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Study Confirms Safety and Feasibility of Magellan Robotic System in TACE Procedures

Hansen Medical, Inc. -- An abstract accepted for presentation at the 40th Annual Society of Interventional Radiology (SIR) Meeting (February 28 - March 5, 2015, Atlanta, GA), found the use of the Magellan™ Robotic System in transarterial chemoembolization (TACE) procedures is feasible, and that remote robotic catheter navigation with Magellan leads to over 80% reduction in radiation dose to the operating physician when compared with a bedside control.

Lead investigator Dr. Sandeep Rao, MD, MBA authored the abstract, which reviewed the results of seven patients treated with robot-assisted TACE using the Magellan 6Fr Robotic Catheter over a 5 month period at Sierra Medical Center in El Paso, Texas.

Technical success of TACE with drug eluting beads was 100%. No major or access site complications were encountered. Average radiation exposure to the operator, as measured by RaySafe radiation monitoring, was reduced by over 80% using remote, robotic catheter navigation with Magellan when compared with the control site at the patient's bedside. Dr. Rao concluded that "The Magellan Robotic System is safe and feasible for routine use in transarterial chemoembolization." Dr. Rao will present his findings on Monday, March 2, 2015 at 5:10pm during the "Emerging Concepts" session at SIR 2015.

"Radiation exposure during complex embolization procedures is a serious occupational hazard for interventionalists, and physician societies such as SIR are increasingly focusing on efforts to educate their members and reduce exposure," said Cary Vance, President and CEO of Hansen Medical. "We applaud the work done by Dr. Rao to demonstrate the potential benefits of Magellan in TACE, which is the most common embolization procedure performed by Interventional Radiologists worldwide."

TACE is a minimally-invasive procedure involving catheter-based delivery of small embolic materials into selected, small arteries to deliver targeted chemotherapy and cut off the blood supply feeding a tumor in the liver. Approximately 175,000 TACE procedures are performed worldwide each year.1 TACE is most often performed in patients with Hepatocellular Carcinoma (HCC), which is the 5th most common cancer and the 3rd leading cause of cancer deaths in the US. The expected radiation dose rate to the operator in TACE procedures is approximately 4x higher than that in cardiac intervention, due to the larger imaging field size.2 Interventional Radiologists at several centers in the US and Europe are performing TACE procedures with the Magellan Robotic System.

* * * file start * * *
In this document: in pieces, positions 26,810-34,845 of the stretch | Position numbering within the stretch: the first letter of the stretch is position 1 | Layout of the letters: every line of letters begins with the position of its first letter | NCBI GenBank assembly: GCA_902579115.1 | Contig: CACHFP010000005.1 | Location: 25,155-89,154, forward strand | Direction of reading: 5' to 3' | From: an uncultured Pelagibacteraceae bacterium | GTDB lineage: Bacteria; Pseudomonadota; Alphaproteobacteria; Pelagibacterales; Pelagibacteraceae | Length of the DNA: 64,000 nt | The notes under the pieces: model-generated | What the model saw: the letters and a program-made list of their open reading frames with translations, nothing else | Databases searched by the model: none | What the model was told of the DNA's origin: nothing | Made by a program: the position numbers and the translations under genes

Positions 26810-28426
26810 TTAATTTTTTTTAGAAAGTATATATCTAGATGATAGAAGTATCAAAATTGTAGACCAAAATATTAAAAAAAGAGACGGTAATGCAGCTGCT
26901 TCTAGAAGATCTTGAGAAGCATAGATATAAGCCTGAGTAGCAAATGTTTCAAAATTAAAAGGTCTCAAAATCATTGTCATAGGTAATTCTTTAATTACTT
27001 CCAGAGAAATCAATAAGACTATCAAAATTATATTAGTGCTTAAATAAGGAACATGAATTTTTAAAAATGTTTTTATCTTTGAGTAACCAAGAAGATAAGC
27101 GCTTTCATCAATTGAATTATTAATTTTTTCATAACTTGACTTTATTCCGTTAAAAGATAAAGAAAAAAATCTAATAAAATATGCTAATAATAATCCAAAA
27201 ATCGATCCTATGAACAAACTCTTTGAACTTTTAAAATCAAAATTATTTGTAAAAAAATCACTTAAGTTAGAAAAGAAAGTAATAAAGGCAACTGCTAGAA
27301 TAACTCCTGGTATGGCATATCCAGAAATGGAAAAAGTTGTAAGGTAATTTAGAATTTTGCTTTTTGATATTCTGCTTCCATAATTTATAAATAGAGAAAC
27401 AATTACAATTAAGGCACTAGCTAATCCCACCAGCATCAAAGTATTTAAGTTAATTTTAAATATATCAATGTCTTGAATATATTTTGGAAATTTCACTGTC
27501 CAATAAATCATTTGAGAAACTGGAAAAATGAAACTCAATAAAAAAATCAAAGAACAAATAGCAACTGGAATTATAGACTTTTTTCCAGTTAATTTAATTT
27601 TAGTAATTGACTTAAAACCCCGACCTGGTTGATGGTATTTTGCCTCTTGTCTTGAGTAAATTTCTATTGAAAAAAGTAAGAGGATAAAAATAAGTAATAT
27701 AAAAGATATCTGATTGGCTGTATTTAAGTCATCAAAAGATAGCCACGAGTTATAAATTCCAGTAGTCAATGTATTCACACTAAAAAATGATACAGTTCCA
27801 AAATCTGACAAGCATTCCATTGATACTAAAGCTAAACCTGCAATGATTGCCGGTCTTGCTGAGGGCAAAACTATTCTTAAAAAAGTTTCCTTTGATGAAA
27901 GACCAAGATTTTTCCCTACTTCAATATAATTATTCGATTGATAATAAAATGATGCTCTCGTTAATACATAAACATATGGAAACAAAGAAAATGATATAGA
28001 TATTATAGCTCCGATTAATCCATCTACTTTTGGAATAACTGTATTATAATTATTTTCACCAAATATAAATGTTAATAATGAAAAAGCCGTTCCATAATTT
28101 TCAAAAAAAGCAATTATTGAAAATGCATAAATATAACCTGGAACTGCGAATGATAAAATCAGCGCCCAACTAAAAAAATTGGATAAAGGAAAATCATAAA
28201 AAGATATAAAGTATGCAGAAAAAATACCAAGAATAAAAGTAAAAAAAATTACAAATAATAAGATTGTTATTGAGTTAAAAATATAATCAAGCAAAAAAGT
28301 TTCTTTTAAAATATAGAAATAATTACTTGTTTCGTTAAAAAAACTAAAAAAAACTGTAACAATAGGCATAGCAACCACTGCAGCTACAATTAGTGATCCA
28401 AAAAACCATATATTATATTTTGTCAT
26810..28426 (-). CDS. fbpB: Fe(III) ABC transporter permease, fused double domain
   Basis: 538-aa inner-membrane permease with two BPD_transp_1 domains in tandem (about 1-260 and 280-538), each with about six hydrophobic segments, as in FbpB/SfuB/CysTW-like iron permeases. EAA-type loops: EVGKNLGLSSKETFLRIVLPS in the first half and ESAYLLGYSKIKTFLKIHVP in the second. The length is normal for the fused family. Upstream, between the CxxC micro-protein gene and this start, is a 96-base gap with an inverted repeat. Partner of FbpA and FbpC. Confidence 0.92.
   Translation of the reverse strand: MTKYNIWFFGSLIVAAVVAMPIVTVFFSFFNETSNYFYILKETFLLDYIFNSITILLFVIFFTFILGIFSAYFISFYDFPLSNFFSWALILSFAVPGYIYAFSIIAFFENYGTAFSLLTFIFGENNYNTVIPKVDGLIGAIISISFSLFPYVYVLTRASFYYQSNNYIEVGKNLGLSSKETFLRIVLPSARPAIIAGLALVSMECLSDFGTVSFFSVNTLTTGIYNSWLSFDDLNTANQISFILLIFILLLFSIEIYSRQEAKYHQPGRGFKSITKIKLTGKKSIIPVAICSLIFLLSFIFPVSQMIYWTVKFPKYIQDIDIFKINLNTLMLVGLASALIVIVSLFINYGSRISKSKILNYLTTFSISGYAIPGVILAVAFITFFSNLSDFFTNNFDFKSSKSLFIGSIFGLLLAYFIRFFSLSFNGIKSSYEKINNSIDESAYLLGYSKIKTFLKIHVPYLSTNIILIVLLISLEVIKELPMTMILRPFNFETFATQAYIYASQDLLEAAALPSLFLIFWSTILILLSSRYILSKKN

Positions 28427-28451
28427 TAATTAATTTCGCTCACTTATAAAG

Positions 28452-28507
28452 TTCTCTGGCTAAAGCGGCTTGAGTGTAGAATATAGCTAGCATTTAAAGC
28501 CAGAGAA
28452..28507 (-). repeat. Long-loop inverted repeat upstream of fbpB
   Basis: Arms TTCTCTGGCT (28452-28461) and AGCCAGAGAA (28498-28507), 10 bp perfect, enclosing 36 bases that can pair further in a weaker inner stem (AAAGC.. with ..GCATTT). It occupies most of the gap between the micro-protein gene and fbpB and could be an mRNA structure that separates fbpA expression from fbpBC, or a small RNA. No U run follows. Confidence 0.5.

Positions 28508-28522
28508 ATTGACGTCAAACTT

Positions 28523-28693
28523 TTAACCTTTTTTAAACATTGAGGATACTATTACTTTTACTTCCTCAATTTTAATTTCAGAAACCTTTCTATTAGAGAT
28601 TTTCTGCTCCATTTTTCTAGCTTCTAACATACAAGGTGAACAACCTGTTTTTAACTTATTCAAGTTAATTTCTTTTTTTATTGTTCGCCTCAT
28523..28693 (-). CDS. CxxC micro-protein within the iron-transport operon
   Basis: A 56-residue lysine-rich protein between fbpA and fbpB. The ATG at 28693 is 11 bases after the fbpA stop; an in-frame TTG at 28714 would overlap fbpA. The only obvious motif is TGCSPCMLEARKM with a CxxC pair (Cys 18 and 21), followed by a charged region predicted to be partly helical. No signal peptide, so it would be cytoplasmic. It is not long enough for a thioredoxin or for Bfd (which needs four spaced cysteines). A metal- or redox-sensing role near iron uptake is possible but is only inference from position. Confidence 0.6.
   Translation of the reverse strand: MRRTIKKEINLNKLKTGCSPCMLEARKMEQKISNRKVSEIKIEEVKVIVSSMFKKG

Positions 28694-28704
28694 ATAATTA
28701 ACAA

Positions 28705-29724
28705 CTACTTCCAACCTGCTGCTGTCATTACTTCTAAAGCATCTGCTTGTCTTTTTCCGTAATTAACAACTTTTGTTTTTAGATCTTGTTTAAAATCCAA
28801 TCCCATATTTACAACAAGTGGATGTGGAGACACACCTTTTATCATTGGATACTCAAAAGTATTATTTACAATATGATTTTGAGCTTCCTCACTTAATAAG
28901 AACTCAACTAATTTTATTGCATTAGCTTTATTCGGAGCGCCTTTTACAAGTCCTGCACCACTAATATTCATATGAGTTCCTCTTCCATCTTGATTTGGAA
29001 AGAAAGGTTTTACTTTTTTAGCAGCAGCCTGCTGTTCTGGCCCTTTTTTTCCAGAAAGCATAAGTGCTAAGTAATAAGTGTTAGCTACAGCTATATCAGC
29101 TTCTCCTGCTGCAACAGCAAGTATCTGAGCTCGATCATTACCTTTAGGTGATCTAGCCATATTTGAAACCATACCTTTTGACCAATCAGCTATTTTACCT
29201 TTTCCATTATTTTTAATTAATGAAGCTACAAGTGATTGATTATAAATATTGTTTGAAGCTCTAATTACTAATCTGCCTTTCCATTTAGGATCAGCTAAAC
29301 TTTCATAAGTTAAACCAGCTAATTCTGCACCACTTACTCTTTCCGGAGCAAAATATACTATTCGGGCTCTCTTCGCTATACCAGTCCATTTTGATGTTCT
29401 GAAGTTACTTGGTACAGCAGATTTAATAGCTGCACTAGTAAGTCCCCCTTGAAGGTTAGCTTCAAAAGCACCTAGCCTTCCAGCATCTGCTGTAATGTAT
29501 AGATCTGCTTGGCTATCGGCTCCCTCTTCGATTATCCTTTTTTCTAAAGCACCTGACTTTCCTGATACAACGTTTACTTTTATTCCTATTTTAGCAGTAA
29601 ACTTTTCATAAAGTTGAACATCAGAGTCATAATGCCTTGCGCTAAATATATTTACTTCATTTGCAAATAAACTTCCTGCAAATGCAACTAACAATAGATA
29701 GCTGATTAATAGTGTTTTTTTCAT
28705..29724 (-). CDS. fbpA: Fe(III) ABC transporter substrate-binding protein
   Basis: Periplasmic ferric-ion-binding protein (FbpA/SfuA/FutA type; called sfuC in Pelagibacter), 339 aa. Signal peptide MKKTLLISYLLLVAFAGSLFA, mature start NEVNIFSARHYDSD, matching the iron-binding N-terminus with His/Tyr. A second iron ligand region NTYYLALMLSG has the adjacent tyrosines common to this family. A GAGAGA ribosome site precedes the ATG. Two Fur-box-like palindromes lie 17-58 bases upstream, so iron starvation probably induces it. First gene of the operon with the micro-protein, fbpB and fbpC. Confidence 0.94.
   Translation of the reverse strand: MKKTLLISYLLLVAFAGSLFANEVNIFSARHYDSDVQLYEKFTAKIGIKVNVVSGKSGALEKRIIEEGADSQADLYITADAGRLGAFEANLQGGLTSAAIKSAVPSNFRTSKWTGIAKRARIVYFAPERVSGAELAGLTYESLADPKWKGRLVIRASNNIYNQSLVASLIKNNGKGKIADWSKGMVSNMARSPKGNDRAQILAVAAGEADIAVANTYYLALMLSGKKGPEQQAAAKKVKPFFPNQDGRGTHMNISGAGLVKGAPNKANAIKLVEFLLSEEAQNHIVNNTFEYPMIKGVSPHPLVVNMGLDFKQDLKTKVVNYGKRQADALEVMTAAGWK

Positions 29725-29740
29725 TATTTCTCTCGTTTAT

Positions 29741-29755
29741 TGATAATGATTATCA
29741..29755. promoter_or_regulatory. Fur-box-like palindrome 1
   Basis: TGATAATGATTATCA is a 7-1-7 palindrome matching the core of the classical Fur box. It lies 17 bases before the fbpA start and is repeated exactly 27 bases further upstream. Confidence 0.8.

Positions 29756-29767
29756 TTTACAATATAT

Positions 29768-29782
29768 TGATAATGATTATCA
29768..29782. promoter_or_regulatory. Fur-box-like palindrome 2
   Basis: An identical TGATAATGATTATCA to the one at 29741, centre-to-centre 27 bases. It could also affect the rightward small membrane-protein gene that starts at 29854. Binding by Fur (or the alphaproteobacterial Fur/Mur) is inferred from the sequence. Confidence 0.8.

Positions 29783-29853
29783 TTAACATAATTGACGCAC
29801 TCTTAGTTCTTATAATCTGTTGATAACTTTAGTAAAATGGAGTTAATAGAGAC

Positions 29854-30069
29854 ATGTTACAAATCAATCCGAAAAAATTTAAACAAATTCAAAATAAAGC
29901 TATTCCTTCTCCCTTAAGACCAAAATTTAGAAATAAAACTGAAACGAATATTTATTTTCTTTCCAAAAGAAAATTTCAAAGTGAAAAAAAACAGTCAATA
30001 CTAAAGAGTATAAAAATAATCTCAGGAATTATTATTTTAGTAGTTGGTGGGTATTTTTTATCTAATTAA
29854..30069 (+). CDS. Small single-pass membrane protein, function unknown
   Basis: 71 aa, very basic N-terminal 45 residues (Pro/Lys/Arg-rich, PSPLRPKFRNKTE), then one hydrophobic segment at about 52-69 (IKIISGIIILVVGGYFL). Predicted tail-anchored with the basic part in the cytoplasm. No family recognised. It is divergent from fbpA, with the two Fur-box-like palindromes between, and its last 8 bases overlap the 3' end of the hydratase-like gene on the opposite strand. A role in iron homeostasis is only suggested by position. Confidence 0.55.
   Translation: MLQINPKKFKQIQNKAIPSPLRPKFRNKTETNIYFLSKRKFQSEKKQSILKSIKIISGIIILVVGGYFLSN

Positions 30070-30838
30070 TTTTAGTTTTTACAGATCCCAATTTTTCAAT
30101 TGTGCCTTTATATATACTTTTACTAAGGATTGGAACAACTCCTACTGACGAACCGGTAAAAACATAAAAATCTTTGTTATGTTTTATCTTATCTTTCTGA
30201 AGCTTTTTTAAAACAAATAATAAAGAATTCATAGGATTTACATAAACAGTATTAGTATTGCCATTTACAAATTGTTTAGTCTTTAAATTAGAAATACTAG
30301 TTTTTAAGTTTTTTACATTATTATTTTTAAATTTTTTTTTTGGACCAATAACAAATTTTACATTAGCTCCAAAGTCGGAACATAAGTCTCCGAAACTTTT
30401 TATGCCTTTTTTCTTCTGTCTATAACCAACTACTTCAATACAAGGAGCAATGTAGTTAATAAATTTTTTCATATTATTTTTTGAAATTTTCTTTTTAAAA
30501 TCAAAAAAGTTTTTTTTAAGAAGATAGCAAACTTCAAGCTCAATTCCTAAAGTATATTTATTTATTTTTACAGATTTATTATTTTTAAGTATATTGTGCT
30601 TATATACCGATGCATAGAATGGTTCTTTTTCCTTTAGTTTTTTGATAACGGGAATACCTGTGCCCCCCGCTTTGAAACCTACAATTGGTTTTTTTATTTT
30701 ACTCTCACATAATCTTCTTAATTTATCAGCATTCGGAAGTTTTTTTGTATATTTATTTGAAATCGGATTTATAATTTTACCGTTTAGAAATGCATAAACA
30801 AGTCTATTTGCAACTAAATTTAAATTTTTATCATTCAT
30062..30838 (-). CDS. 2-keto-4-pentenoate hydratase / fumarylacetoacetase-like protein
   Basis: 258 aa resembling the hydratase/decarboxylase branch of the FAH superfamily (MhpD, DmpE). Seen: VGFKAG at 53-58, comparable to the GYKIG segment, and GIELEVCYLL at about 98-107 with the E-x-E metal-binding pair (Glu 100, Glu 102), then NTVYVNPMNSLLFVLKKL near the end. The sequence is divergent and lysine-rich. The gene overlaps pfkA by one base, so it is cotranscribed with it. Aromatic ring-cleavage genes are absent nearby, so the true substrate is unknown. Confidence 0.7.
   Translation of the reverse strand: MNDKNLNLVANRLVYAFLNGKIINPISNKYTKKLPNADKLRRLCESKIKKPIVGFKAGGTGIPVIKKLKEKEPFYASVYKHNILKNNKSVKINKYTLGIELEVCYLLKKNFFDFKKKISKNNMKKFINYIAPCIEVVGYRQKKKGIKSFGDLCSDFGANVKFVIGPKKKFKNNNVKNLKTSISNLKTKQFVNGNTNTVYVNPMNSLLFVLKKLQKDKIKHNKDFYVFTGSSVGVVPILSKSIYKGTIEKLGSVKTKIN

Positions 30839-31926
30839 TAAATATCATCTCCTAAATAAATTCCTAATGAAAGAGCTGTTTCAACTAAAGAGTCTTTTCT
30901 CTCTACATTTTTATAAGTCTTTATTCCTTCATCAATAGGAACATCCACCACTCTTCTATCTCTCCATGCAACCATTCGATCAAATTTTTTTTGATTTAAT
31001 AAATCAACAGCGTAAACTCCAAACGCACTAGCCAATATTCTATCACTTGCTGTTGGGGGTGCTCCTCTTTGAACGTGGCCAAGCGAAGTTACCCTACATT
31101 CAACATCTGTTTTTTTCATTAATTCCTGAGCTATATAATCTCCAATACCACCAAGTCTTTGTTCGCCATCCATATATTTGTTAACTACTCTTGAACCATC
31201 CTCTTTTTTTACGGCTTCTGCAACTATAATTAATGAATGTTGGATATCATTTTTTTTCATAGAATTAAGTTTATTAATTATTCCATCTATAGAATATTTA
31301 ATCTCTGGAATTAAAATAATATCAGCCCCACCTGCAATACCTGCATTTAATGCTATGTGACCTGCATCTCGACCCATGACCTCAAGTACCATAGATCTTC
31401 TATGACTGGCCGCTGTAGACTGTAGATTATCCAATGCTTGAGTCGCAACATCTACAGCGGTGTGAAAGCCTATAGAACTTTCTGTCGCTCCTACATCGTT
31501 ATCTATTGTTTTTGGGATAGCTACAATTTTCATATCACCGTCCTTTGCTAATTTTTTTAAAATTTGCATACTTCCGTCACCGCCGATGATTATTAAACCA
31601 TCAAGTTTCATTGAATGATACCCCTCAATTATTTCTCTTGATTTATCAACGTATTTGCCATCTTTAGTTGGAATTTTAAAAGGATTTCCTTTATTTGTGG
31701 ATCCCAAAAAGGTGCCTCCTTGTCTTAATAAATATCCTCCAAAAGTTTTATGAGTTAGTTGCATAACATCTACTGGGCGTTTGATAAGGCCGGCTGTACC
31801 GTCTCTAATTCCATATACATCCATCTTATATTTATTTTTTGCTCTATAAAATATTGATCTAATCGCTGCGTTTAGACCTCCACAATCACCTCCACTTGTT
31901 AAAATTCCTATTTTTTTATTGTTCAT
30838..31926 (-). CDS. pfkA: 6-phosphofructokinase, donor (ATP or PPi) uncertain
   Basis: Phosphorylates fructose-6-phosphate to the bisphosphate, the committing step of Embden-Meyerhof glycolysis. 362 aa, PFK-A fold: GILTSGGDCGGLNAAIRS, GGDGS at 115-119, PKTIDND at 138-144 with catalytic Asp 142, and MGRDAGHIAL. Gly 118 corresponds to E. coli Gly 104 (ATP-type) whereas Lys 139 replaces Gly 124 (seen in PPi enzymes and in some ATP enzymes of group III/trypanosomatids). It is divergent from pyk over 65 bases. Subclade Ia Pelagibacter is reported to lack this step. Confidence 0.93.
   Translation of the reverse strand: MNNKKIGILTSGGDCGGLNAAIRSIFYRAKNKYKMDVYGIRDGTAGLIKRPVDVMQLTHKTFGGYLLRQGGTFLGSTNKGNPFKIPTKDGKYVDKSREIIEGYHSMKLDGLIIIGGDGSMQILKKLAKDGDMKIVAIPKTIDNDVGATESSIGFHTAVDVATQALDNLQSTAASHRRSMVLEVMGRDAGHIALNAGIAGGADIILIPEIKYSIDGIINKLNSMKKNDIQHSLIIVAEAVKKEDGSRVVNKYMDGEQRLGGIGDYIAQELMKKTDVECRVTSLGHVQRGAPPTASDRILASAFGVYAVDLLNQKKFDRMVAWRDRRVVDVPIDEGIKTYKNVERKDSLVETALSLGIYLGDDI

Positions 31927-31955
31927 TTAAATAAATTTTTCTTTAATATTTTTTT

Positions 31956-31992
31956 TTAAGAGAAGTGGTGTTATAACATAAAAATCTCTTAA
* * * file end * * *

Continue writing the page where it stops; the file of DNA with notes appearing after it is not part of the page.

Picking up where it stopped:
"This study provides an excellent foundation for use of intravascular robotics in TACE procedures," said Dr. Rao, an Interventional Radiologist with Sierra Providence Health Network. "Robotic catheters have the potential to provide physicians with enhanced control in tortuous blood vessels; and the stability of the Magellan Robotic Catheter can help to ensure precise and targeted delivery of embolic materials, which is a critical part of these procedures."

About the Magellan™ Robotic System

Hansen Medical's Magellan Robotic System is intended to be used to facilitate navigation in the peripheral vasculature and subsequently provide a conduit for manual placement of therapeutic devices. The Magellan Robotic System is designed to deliver predictability, control and catheter stability to endovascular procedures. Since its commercial introduction in the U.S. and Europe, the Magellan Robotic System has demonstrated its clinical versatility in many cases in a broad variety of peripheral vascular procedure types in centers across the U.S. and Europe. The Magellan Robotic System offers several important features including:

  • Provides predictability, control and catheter stability as a physician navigates a patient's peripheral vasculature and then provides a conduit for manual treatment of vascular disease with standard therapeutic devices.
  • Is designed to enable more predictable procedure times and increased case throughput potentially allowing hospitals to improve utilization within their vascular business line.
  • Employs an open architecture designed to allow for the subsequent use of many therapeutic devices on the market today.
  • Is designed to potentially reduce physician radiation exposure and fatigue by allowing the physician to navigate procedures while seated comfortably at a remote workstation away from the radiation field and without wearing heavy lead as required in conventional endovascular procedures.
  • The Magellan 9Fr Robotic Catheter allows for independent, robotic control of the distal tip of two telescoping catheters (an outer Guide and an inner Leader catheter), as well as robotic manipulation of standard guide wires.
  • The Magellan 6Fr Robotic Catheter allows for independent robotic control of two separate bend sites on a single catheter, as well as robotic manipulation of standard guide wires. This smaller catheter design may be preferred by certain physicians who prefer a smaller diameter vessel access site, or in procedures in smaller vessels.



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